The Benefits of Offshore Oil Drilling (?)

The topic that our next class will approach is oil drilling and the effects it has on our environment and biodiversity.

Typically, most people would agree that too much oil drilling would be devastating to the aquatic life and nearby waters due to oil spills killing off fish and basically causing the water to be inhabitable. Oil also contains unhealthy chemicals which could be released into the water, and through the food chain, eventually lead to deaths of much larger animals.

However, I stumbled across an article that actually insists on how oil drilling is actually an ecological upside: http://www.pennlive.com/opinion/2014/10/so_it_turns_out_theres_an_ecol.html

It’s an opinion column, so the writer talks a lot about his opinion on climate change, preserving endangered species, etc. But he does bring up an interesting notion in that there is actually research showing how having skyscraper-sized oil rigs actually benefits the species living nearby it, as the number of species is higher if the location of their habitat is nearby an oil rig.

Apparently, the height of the oil rig is a good thing for an aquatic ecosystem. I found this very intriguing and counterintuitive because it just sounds so bizarre.

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11 Responses to “The Benefits of Offshore Oil Drilling (?)”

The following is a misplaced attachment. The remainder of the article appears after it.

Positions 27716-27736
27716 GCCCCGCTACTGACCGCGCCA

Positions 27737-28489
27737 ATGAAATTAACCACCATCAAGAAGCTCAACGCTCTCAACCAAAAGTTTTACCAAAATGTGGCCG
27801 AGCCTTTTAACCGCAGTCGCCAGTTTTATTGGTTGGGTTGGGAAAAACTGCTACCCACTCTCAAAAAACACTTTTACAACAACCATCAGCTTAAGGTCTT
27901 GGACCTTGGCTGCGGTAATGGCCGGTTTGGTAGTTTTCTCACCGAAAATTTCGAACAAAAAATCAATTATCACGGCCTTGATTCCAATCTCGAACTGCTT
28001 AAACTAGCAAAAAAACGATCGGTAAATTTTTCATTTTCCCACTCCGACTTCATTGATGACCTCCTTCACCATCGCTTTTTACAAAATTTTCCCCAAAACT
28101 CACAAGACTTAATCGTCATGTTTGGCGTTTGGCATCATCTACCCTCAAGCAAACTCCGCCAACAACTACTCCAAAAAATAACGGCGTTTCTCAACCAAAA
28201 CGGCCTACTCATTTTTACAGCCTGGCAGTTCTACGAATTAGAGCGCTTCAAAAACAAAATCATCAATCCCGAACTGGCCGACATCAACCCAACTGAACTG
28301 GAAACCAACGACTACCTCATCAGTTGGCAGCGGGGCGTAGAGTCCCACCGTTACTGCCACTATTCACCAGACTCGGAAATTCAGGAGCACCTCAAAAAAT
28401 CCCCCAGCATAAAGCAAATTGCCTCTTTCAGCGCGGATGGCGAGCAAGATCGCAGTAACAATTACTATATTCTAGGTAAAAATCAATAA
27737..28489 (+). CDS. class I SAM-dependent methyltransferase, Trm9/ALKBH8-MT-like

1. The article you posted was really interesting and the thought of oil rigs as a means to promote biodiversity is a pro for oil drilling I have not heard about before. As with any major environmental decisions, even though there are pros and cons to a certain issue, such as oil drilling and fracking, these must be weighed. My main concern is that even though oil rigs can promote biodiversity, I’m not sure if it’s worth the risk of having the oil rig malfunction and leak toxins into the environment, killing off any biodiversity it attracted and supported in the first place. In my opinion, that risk just isn’t worth taking. My main opinion in this matter is that if we were able to find a renewable/sustainable source of energy and start investing money into starting that now, (even if it is just a small amount), we wouldn’t have such problems and fear risks that we take with allowing oil drilling to be okay in terms of health and environment. Oil drilling may be a short term solution, but finding a sustainable energy source would be the long term solution and eventually save us a lot of money and manpower in healthcare costs, fixing problems with environmental pollution and risk of extinction of endangered animals, as well as the money and energy that goes into oil drilling and heated emotions/efforts to fight against it raised as well. Let’s put our money, time, and resources into actually solving the problem, not just finding a way to avoid finding long term solutions and putting it off for future generations to deal with once we run out of oil.